Our first bassist was Jimmy Hill. He knew the song Killer Joe and that was our introduction into Jazz. Jimmy works with U.S. Representative Barney Frank now.

Jimmy left and for a while we didn’t have a bassist. A friend of ours named Albert Teithenbraum (help me out with the spelling guys) had a beautiful Gibson EB-0 bass. I don’t know how Dom did it, he not only got Albert to let us rehearse in his basement, but Albert let Dom use the bass. Dom became our new bassist. Hey, bass was more necessary than flute and a third guitar!

I think Albert was beginning to feel used and we lost it all. We moved back into the D&B’s basement.

I think I’m the one who got Tracy to come over. Tracy got us to play One More Red Nightmare by King Crimson. I didn’t know they did anything after Court of the Crimson King. It opened up a whole new world of music to me.

We began to write our own material.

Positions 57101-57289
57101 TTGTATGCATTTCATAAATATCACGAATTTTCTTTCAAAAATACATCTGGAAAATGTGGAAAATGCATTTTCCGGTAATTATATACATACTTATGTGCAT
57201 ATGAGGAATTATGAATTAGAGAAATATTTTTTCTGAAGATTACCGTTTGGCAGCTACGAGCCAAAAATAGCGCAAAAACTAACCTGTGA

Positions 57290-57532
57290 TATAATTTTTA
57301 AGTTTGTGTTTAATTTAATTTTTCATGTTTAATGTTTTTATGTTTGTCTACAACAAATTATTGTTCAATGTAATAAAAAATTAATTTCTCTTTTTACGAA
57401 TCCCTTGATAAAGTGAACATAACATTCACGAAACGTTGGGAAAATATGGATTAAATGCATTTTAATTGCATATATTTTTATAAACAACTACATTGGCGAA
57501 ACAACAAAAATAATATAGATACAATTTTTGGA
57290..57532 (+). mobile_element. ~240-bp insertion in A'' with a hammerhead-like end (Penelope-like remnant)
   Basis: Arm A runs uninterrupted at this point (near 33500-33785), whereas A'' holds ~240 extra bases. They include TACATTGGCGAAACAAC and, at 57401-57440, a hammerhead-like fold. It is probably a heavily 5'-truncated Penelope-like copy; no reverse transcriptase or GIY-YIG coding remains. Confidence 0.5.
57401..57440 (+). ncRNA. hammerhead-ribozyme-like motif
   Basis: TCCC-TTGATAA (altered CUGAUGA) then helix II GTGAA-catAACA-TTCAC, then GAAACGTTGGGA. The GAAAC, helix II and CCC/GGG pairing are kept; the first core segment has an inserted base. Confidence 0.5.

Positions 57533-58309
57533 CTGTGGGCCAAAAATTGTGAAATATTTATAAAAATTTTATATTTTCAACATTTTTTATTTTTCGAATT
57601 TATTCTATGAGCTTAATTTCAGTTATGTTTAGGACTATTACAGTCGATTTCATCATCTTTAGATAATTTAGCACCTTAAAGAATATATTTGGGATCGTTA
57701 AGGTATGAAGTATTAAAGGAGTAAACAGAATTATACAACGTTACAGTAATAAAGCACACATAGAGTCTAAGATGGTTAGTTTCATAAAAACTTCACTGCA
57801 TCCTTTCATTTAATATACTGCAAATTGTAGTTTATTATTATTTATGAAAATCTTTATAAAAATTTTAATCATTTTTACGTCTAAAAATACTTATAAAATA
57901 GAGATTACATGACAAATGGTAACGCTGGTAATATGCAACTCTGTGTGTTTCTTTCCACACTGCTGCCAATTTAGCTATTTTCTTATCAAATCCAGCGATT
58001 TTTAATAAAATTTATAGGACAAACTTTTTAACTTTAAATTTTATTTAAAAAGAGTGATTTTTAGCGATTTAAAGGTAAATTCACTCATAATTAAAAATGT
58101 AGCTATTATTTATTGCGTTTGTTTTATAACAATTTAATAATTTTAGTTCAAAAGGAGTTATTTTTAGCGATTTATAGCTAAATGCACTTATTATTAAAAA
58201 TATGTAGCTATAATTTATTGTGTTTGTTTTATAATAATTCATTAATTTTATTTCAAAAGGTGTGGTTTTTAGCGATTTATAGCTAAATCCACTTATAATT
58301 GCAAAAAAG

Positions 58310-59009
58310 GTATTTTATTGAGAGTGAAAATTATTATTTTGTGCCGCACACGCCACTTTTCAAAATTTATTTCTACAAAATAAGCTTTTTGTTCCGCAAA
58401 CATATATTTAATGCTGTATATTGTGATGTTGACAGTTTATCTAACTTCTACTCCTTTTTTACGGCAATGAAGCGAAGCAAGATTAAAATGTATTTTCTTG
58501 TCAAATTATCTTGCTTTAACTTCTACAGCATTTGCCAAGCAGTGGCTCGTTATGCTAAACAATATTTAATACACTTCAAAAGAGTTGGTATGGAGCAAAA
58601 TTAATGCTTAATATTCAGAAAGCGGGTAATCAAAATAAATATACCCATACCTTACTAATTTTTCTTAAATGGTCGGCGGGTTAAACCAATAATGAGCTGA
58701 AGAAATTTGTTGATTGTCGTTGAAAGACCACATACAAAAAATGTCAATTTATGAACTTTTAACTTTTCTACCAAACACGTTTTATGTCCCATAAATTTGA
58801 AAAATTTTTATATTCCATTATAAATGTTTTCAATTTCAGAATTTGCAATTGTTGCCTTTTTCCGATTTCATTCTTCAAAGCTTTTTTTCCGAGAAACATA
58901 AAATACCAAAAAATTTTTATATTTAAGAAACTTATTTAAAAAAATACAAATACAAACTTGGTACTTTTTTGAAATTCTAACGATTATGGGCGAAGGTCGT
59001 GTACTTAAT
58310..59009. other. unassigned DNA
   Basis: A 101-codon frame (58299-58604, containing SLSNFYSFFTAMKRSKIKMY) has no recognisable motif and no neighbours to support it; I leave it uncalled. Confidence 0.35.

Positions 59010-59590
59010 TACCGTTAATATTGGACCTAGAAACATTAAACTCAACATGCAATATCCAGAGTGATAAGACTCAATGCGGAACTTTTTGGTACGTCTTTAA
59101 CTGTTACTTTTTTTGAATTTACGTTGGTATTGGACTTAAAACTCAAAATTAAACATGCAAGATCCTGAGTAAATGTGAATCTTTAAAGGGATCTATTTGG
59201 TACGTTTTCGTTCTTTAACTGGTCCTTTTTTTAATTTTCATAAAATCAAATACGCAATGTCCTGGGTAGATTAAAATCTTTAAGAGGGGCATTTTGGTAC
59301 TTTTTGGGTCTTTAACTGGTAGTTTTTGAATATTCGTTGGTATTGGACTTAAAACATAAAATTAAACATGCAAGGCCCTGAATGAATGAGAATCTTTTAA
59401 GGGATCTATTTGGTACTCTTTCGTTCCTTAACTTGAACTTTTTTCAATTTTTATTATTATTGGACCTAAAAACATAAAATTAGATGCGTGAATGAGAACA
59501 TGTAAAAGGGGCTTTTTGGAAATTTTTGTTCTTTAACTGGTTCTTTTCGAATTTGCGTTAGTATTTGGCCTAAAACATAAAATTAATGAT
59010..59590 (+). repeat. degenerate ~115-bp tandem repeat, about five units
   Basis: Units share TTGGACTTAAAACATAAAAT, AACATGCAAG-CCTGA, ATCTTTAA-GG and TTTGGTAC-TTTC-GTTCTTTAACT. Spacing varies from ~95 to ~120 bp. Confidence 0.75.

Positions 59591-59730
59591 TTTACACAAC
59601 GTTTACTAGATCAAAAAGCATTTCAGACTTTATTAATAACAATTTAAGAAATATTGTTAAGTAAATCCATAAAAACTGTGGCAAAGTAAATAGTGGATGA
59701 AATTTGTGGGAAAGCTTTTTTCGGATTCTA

We lost the basement, but someone found a really cool Art Deco industrial building at Vandeventer and Highway 40. It was attached to the old Famous Barr warehouse. We got it for free. It had a security camera and an intercom to buzz people in. This was all very futuristic at the time. It sounded terrible, but man did it look cool.

Tracy still lived way out in the county and worked at a Flaming Pit out there. He told us about a friend of his who had gotten fired. They made their house salad in a large Rubber Maid trash can. His angry friend peed in it. If I’m remembering correctly who the friend was, I have a great story about an adventure I had with him later.

We lost the Deco building. Tracy was friends with the manager at Flaming Pit. The restaurant was attached to a deserted super market and his friend let us use it. It was the strangest place we ever practiced. The whole building was completely empty. No matter how much we sprawled out, we were still a tiny little band in the middle of thousands of square feet of dark emptiness. Man did we feel insignificant, not to mention it sounded like we were playing in a cave!

I have a long way to go so this will be continued…………….

Band pic is in D&B’s basement. It features John Steffen, Jimmy Hill, Dom, Benet and me. The other pic is D&B in that same basement.